230. Editorial Note

The first plenary meeting of the official conversations between the Democratic Republic of Vietnam (DRV) and the United States began at 10:30 a.m. on May 13, 1968, in the International Conference Hall of the Hotel Majestic. Xuan Thuy, the chief negotiator for the DRV, set the tone for the 3-hour session in his opening statement, a hard-line presentation of his side’s objectives. He insisted that the talks were to be aimed solely at compelling the United States to terminate its remaining bombing over the territory of the DRV. Discussion of other questions would begin only after that. Thuy also related the long history of “U.S. aggression” against his nation.

At the conclusion of the North Vietnamese statement, W. Averell Harriman, the head of the U.S. delegation, noted his rejection of and disagreement with various points in the statement. Harriman then read his prepared statement. He described the U.S. objective in the Vietnam conflict as an effort “to preserve the right of the South Vietnamese people to determine their own future without outside interference or coercion.” He in turn charged that it was the DRV which had continued its aggression with attacks subsequent to President Johnson’s speech of March 31. He reiterated the long-held position of the U.S. Government that some form of reciprocal restraint was required from the DRV, and suggested the restoration of the demilitarized zone as an initial “test of good faith.” He also emphasized that a restoration of the Geneva Accords of 1954, in conjunction with honoring the Geneva Accords of 1962, would provide the best means for peace in Vietnam.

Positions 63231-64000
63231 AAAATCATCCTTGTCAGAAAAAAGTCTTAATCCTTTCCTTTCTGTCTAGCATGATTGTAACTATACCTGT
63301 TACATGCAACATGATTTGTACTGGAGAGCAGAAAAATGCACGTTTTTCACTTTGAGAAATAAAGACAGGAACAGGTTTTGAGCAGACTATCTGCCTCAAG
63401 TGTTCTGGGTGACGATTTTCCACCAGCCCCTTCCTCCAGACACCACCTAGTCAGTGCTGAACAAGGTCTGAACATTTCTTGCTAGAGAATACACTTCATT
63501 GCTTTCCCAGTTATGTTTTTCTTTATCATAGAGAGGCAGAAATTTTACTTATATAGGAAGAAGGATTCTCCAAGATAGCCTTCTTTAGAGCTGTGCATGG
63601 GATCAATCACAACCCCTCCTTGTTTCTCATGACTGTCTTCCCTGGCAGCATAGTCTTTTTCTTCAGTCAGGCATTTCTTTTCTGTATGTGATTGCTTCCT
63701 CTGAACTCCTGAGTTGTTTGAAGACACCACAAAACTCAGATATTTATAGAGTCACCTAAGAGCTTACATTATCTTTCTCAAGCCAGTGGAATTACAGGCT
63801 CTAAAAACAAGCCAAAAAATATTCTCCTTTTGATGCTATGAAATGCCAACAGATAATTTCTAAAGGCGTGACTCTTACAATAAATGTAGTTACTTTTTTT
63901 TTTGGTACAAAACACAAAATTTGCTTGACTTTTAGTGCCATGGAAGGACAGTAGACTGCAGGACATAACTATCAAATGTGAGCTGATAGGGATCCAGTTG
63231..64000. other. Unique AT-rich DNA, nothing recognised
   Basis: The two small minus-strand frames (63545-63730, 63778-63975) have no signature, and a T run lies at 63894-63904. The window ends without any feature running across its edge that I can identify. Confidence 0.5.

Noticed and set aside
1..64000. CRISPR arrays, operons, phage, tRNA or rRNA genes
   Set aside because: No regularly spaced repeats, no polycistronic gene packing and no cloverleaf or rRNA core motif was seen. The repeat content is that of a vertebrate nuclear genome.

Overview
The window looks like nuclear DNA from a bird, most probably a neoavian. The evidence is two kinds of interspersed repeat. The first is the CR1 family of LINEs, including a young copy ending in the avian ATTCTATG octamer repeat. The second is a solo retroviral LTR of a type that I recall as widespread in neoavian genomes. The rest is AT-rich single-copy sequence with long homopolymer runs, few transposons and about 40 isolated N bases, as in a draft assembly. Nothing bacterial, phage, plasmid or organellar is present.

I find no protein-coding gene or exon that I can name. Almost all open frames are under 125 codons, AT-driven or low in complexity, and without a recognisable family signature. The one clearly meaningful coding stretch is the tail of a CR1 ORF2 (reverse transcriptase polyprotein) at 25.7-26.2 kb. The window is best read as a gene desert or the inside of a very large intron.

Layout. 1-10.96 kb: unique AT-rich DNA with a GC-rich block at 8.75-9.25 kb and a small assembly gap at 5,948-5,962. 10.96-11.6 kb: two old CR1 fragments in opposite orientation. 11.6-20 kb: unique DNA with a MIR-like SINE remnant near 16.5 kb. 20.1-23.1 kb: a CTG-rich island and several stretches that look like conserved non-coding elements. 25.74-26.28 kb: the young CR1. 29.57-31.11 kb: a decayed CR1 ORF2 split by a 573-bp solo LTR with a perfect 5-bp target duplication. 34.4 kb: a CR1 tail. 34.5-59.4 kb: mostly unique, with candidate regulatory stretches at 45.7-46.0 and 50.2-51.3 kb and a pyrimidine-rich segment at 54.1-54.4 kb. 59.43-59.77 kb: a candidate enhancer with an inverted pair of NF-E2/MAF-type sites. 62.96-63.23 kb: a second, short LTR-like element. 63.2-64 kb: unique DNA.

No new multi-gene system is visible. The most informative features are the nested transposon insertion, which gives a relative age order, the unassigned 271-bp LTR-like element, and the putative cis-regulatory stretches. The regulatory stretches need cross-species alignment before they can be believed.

Thuy responded that Harriman’s statement contained no new elements and again repeated his earlier critique of U.S. policy. The DRV delegation’s suggestion to have the next meeting 2 days later was accepted. Telegrams 13926, 13936, and 13963 from Paris, May 13, reported on the meeting. (National Archives and Records Administration, RG 59, [Page 660] IS/OIS Files: Lot 90 D 345, Paris Peace Conference, Delto Chron.) Harriman and Vance’s telegrams reporting on the meetings are also in the Johnson Library, National Security File, Country File, Vietnam, Harvan Paris Todel-Delto. Other collections of HARVAN telegrams are in the National Archives and Records Administration, RG 59, A/IM Files: Lot 93 D 82, HARVAN-(Outgoing) and HARVAN-(Incoming), and ibid., Nixon Presidential Materials, NSCFiles, Paris Talks/Meetings, HARVAN Cables.

Biweekly meetings began with the second meeting on May 15; beginning in June, the meetings were held on a weekly basis. These public sessions quickly devolved into polemics and thus became opportunities to chastise the other side. Although continuing for nearly the next 5 years, the meetings at the Majestic provided little more than a forum for propaganda and public posturing and soon lost their significance in terms of the diplomatic evolution of the Paris talks. In addition to the record of the formal negotiations as reported in the cable traffic from Paris cited above, the summary records and complete transcripts of the official conversations are ibid., RG 59, EA Files: Lot 71 D 10; see also Paul Kesaris, ed., Transcripts and Files of the Paris Peace Talks on Vietnam, 1968–1973, Reels 1–2 (Frederick, Md.: University Publications of America, 1982). Delegation member William Jorden’s notes of these meetings are in the Johnson Library, William J. Jorden Papers, WJJ Notes, Paris Meetings.